A previous asker referred to the fact your world doesn’t have seasons; is it tidally locked to its parent sun, or does it simply have no significant axial tilt or eccentricity to speak of? How do you keep track of years, if you do at all?

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Humans on earth use “years” based on your world going around your sun. Since you have seasons that go in a cycle following that, it’s easy to keep track of. We have a scientific word that means “one rotation around our sun,” but it’s barely ever used. The word that’s much more commonly used translates literally as “great week.”

A great week is 25 weeks, or 625 days. It’s a nice even number, whereas one orbit around our sun is just a smidge under 80 days. That wouldn’t fit nicely into calendars, and every once is a while that little fraction of a day that’s missing would have to be accounted for. overall, the system just wouldn’t make much sense. Obviously we’re not tidally locked, or we wouldn’t have days at all.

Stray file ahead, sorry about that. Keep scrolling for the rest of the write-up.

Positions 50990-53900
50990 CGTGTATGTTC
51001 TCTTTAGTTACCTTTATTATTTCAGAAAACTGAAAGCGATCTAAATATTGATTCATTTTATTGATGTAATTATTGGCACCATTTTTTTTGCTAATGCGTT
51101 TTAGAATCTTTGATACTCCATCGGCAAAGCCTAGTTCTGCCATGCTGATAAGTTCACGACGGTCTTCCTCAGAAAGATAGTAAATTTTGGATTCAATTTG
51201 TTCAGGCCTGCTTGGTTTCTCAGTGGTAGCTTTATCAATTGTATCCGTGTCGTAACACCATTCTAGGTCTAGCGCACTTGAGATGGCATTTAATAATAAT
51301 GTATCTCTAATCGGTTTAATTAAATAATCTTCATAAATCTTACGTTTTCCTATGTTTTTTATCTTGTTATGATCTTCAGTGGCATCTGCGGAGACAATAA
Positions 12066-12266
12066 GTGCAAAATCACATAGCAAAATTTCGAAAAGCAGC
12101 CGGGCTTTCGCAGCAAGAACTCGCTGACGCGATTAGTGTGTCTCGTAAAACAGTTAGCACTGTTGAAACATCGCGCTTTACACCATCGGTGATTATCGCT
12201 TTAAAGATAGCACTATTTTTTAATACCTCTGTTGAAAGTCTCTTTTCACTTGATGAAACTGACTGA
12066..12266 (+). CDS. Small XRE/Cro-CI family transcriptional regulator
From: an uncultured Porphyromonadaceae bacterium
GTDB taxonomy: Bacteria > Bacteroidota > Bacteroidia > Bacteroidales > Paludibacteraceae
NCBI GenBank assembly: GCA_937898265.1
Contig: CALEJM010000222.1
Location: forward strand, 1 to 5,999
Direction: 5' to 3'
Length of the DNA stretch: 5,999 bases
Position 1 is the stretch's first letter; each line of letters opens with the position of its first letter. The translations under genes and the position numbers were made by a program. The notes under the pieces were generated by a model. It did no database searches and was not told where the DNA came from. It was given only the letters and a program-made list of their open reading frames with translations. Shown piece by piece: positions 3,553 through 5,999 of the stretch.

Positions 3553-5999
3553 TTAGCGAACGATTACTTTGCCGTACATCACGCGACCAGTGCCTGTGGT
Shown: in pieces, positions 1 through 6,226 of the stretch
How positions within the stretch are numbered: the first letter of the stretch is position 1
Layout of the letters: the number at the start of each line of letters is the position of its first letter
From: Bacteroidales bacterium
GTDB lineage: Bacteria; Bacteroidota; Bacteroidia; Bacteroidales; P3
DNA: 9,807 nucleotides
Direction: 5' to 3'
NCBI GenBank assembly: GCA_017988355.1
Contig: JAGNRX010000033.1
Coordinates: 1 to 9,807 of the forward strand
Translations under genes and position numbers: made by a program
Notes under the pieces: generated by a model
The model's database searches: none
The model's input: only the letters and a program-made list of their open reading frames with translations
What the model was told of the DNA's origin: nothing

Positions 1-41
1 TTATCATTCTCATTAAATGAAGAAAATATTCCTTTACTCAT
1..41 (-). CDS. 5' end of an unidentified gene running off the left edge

Also, its worth noting that it turns out we do have very weak “seasons” here. I looked this up in the library, and apparently there is enough of a tilt in our axis that it had to be accounted for when we started doing work on artificial satellites and in weather forecasting.

Your questions really force me to do some research sometimes! I feel like I’m getting smarter spending so much time reading for them!

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